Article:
Lewinsky Discusses Cyber Bullying; Cohen Receives Bass Award
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Article reprinted with permission from Cleveland Jewish News.
By Alyssa Schmitt
After nearly a decade of staying silent, Monica Lewinsky said she is once again in the public eye to take back control of her narrative and advocate against bullying during the Jewish Federation of Cleveland’s women’s philanthropy Signature Event Oct. 29 at Landerhaven in Mayfield Heights.
That night, Nan Cohen was honored with the Ruby Bass Award for her dedication to the Cleveland Jewish community and the women’s philanthropy campaign.
Lewinsky has a particular focus on cyber bullying as she said she was among the first to experience online harassment. Until news of her relationship with then-President Bill Clinton broke in 1998, she explained people had only gotten their news through radio, TV or print. In 1998, that changed with the addition of the internet. In addition, a report based on the investigation between her and Clinton was one of the first of its kind to be made public online by Congress, which anyone could read.
“In 1998, after having been swept up into this improbable romance, I was then swept up into the eye of the political, legal and media storm that we had never seen before,” she said. “Now, if the investigation had unfolded only a few years earlier, it would have been against a backdrop of a much lower, much less crowded media landscape.”
Lewinsky said when she walks into a room, people tend to know a lot about her, so to open her talk discussion, “The Price of Shame,” she told the audience of about 230 women some “Monica Lewinsky Jewish trivia.”
“First, I can bake a mean challah despite the fact that I am a terrible cook,” she said. “Second, is that the first of me wearing berets did not begin in Washington D.C. It actually started at my younger brother’s bar mitzvah. ... I grew up in a Conservative Jewish family, we had shabbat on many Friday nights.”
She joked that she didn’t have a bat mitzvah because when her father asked if the party or the ceremony was more important, 12-year-old Lewinsky answered party.
“Over the course of my life, my relationship to my heritage and my religion has actually been jagged,” she said. “My strong sense of family is rooted in the cultural traditions of Judaism but there have been periods in my life where my faith has been challenged and 1998 was one of those times, particularly in the aftermath.”
In that time, she said she was fat shamed, humiliated, ridiculed, objectified and gradually came to realize there were two Monica Lewinskys, a public one and a private one. The public version was constructed by various “political factions in the media” and branded with a “little fact and a lot of fiction.”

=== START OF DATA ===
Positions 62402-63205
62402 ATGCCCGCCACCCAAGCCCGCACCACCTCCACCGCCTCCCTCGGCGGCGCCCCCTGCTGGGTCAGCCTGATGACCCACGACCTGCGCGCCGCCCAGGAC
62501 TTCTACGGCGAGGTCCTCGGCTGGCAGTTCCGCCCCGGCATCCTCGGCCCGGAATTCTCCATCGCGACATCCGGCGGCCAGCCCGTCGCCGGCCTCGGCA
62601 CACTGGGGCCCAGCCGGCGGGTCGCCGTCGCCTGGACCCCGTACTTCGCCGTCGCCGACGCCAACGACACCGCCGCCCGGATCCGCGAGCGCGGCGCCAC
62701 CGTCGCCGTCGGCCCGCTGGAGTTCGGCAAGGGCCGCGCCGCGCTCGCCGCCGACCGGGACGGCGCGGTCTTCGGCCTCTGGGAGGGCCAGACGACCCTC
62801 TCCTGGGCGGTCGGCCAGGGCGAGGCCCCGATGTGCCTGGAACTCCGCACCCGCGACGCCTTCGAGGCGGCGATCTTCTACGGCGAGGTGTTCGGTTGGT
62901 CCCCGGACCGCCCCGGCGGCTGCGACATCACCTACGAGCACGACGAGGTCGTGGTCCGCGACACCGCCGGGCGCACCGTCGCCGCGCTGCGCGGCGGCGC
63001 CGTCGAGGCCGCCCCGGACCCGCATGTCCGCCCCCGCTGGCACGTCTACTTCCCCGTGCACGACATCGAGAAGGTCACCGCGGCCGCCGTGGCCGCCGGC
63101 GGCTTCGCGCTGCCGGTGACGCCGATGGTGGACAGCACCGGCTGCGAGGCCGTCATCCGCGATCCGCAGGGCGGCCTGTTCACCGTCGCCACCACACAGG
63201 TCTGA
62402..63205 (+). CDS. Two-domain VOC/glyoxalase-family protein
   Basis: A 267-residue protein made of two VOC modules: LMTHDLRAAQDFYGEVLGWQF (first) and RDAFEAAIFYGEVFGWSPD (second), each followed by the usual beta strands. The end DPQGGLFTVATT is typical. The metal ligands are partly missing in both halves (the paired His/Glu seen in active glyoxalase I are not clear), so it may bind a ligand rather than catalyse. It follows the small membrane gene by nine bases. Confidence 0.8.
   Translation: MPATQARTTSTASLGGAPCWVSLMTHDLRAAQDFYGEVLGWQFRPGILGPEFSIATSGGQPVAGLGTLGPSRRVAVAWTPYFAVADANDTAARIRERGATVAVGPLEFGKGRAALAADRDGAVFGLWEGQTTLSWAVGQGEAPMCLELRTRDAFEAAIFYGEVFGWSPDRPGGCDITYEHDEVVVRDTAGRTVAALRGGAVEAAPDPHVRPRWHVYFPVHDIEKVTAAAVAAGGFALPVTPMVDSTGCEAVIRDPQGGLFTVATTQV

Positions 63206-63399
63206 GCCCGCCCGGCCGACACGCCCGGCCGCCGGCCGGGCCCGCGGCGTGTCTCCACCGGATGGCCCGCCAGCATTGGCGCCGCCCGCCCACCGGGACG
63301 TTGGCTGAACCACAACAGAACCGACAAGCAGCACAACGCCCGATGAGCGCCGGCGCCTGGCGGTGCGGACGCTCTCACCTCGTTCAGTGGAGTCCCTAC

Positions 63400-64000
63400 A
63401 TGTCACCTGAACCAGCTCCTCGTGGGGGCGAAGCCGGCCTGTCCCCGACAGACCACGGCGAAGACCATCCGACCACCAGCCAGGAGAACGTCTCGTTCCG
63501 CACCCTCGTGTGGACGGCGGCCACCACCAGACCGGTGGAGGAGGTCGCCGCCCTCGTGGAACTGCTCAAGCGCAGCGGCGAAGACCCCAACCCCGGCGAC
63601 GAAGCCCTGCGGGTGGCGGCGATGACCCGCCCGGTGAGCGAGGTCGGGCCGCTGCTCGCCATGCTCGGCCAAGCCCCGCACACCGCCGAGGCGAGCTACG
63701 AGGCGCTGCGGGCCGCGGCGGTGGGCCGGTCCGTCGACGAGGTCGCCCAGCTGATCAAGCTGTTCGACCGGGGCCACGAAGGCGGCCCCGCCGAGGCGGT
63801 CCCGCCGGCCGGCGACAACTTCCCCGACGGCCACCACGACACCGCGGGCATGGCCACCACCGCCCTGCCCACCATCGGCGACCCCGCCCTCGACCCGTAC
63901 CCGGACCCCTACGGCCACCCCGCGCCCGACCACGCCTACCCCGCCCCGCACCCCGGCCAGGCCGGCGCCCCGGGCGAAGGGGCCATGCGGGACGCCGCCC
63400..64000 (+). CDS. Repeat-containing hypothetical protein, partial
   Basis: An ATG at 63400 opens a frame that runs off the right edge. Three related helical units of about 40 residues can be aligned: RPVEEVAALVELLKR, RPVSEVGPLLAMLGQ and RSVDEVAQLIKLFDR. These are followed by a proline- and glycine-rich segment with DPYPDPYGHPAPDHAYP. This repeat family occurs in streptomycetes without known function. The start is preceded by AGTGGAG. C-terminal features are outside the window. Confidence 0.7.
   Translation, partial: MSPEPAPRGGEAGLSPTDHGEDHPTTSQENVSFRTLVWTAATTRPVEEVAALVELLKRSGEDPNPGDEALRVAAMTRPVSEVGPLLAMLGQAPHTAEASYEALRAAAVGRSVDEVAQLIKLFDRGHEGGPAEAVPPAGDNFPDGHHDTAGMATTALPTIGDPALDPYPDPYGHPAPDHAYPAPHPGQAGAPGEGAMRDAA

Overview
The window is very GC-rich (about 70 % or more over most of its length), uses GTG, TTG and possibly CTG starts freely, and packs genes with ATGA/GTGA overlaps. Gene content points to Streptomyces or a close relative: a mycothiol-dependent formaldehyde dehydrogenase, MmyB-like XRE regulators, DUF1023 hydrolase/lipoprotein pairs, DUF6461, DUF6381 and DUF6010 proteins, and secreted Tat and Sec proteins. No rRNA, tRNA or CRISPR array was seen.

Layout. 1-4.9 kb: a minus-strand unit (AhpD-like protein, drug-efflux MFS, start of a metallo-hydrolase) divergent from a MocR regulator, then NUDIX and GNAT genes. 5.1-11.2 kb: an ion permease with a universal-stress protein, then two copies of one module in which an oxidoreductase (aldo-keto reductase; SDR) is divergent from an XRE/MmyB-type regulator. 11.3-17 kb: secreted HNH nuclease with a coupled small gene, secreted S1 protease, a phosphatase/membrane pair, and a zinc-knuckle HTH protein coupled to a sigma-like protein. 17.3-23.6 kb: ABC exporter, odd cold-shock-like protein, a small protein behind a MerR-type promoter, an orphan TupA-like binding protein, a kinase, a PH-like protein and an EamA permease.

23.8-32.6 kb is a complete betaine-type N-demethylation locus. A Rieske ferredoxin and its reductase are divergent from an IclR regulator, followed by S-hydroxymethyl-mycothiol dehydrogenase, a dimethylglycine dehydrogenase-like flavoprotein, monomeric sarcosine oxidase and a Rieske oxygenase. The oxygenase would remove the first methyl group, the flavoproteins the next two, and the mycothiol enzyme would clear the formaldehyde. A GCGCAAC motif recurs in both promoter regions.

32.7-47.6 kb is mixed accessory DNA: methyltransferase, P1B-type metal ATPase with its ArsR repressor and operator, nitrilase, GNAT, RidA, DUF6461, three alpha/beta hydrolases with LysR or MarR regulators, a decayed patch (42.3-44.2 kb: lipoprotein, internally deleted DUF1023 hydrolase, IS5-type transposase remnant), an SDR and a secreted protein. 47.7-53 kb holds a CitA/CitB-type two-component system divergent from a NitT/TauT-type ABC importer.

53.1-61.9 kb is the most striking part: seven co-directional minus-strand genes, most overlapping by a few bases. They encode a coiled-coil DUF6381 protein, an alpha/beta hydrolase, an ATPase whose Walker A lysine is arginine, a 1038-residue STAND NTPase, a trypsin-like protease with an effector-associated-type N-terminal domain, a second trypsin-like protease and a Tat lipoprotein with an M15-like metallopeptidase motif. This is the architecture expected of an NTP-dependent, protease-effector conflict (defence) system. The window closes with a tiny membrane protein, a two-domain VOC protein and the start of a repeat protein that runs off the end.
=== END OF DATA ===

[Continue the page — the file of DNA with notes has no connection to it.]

“My friends didn’t know that Monica, my family didn’t know that Monica,” she said. “This Monica, the real Monica standing here today, I didn’t recognize that Monica either. I was seen by many but truly known by few. And I get it, it was easy to forget I was dimensional, have a soul and was once unbroken.”
She brought up the story of an 18-year-old male college student who jumped to his death in 2010 after a recording of him being intimate with another man was made public online and he was ridiculed for it. His death became a turning point for Lewinsky.
“It contextualized my own experiences and I then began to look at the world around me in a different way, a world that was now full of public humiliation and bullying,” she said.
Her return to the public eye started with a 2014 essay in Vanity Fair. Since then, she has done multiple speaking engagements and marketing campaigns to fight cyber bulling.
The Oct. 27 shooting that took the life of 11 people at Tree of Life Congregation in Squirrel Hill, a neighborhood of Pittsburgh, was also noted at the event. When Sandy Wuliger went to light memorial candles for Lion of Judah members who have died, an extra candle was lit for the victims of the shooting.
“We must remain vigilante about our own security. This has been and will continue to be a high priority of our Jewish community,” said Erika
Rudin-Luria, Federation incoming president. “The terrorist did not stop to ask, ‘What type of Jew are you? What are your political beliefs? How did you vote in the last election?’ All of us are seen as one and the same, equal targets to people filled with hate. There will be many people who will try to lay blame for why this happened. Let’s commit ourselves to not let those different views divide us.”